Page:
Whether he’s talking about business, academics or his personal life, Steve Whiteside, CO, FAAOP exudes passion. It’s evident in the big, bold statements he makes about the importance of volunteering: “Organizations that want to be viable need to have structure. And in order for an organization like ABC to maintain its viability, you need support from volunteers. You can’t buy it. It comes from people and is expressed in the form of volunteerism.”
An ABC volunteer for nearly three decades, Steve has held nearly every position available: examiner, auditor, site coordinator, exam development committee, director and President of the Board of Directors. In recognition of his extraordinary volunteer spirit, Steve was honored with the William D. Beiswenger Volunteer Award during his tenure as Board President.
Steve’s desire to make the exam more clinically representative drove him in 1999 to work with ABC in transitioning from an exam focused on craftsman-like skills to one that emphasized diagnostic evaluation, assessment and formulation of care. “Developing this with ABC was absolutely critical to the profession’s future,” he states unequivocally. “At the time I got involved, prescriptions were too detailed. You made what was written and that wasn’t necessarily best for the patient.”
In addition to his work with the exam, Steve has also served as the chair of the Practice Analysis Task Force. In this role, he oversaw a massive survey of the profession that serves as a snapshot of contemporary practices. The project allows ABC and its certified practitioners to see the evolution of the profession and measure themselves against current practices. It also provides concrete practice evidence that ensures that the certification exam is current with best practices.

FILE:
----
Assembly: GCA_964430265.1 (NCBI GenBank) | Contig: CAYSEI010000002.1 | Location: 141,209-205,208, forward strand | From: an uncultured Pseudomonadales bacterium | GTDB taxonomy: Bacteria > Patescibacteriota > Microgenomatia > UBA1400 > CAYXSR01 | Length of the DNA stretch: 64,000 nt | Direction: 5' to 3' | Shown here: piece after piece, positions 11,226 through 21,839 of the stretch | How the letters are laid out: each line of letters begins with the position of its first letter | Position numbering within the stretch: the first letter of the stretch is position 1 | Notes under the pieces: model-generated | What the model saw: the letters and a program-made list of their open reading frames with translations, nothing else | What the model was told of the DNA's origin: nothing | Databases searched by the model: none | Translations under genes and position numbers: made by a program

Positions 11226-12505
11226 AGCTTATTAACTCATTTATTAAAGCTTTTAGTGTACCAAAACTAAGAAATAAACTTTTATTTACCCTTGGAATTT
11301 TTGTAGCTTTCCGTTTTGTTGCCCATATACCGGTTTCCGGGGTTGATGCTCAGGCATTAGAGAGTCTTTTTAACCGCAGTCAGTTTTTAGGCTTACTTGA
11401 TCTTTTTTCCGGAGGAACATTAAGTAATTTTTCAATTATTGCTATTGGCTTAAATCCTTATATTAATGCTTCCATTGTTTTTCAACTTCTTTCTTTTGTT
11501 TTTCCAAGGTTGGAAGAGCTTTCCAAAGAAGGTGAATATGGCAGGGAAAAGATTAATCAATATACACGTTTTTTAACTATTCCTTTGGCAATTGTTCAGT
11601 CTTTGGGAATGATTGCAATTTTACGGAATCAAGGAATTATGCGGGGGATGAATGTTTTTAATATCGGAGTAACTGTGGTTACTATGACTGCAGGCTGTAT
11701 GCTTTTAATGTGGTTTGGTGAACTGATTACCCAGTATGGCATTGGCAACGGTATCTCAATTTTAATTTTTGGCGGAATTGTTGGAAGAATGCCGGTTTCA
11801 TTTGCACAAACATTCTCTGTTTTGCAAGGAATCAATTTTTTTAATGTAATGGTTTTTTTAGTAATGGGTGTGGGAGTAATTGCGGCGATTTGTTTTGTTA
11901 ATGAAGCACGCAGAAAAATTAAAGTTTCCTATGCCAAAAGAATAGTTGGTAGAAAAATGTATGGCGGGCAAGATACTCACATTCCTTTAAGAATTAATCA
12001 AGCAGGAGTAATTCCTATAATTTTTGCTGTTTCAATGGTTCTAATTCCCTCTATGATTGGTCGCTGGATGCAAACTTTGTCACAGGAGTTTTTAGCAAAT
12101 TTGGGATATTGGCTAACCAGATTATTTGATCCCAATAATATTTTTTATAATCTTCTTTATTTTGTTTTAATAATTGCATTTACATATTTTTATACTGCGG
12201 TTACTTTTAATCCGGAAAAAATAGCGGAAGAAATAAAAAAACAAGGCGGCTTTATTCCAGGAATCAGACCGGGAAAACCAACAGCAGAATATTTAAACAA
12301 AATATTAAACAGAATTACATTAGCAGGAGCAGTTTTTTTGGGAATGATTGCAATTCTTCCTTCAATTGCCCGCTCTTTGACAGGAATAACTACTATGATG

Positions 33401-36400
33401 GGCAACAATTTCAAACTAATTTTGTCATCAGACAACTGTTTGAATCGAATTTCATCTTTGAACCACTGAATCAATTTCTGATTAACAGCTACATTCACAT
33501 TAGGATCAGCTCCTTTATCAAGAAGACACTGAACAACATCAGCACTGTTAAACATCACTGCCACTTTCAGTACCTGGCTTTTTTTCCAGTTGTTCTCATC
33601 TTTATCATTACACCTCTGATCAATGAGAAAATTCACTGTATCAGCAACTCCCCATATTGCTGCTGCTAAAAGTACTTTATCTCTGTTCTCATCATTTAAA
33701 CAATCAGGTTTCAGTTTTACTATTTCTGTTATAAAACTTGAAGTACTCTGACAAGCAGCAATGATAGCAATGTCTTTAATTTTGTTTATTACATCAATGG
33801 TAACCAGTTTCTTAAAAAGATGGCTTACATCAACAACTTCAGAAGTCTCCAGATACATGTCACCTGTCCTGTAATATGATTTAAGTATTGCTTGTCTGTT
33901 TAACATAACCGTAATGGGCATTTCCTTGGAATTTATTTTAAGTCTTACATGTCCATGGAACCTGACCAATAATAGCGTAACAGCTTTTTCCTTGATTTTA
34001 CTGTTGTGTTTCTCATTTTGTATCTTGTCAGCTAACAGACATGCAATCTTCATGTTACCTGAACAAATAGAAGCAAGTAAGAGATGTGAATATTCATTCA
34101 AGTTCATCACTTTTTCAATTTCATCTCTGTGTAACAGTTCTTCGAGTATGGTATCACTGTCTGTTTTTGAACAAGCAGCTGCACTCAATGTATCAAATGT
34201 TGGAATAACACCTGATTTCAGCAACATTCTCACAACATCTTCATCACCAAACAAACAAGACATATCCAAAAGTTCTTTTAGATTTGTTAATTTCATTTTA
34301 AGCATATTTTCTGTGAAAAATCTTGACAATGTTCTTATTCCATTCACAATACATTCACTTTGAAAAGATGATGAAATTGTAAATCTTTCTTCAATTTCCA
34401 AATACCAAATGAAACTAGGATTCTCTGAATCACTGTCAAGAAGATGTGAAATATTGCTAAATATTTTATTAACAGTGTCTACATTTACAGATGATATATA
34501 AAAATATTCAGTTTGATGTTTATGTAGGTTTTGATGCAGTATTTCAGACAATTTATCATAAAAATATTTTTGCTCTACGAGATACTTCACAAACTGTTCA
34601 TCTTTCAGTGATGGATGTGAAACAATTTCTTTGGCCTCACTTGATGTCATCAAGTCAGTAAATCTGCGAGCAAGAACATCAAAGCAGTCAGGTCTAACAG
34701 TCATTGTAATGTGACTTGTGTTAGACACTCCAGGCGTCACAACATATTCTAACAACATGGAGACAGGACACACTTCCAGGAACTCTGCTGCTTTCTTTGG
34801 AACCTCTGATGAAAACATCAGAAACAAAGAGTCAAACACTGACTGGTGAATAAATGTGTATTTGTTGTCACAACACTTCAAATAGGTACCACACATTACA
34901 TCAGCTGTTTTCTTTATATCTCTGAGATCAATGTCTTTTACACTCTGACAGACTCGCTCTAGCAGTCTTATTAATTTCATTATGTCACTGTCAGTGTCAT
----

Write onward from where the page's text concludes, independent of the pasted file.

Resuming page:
Focusing on best practices and standards of excellence has served Steve well in the nearly 40 years that he’s had his own business. He points to the stories of special patients whose care has measurably impacted their lives. Steve thinks back to a young lady with a polio diagnosis who just wanted to wear pretty, feminine clothes but did not feel comfortable with her orthosis. Steve looked beyond the piece of paper that she came in with, using biomechanical principles to craft a below-the-knee laminated AFO that was the same color as her skin. The emotion is evident as he reflects, “She is now approaching something she wants more than ever, which is to be ‘normal.’”
For Steve Whiteside, passion is endemic to who he is and what he does. It’s especially evident when he speaks about giving his time to others. “As long as I can see that I have value, I will keep doing it. I am a volunteer as long as I am breathing and have blood pumping through my veins.”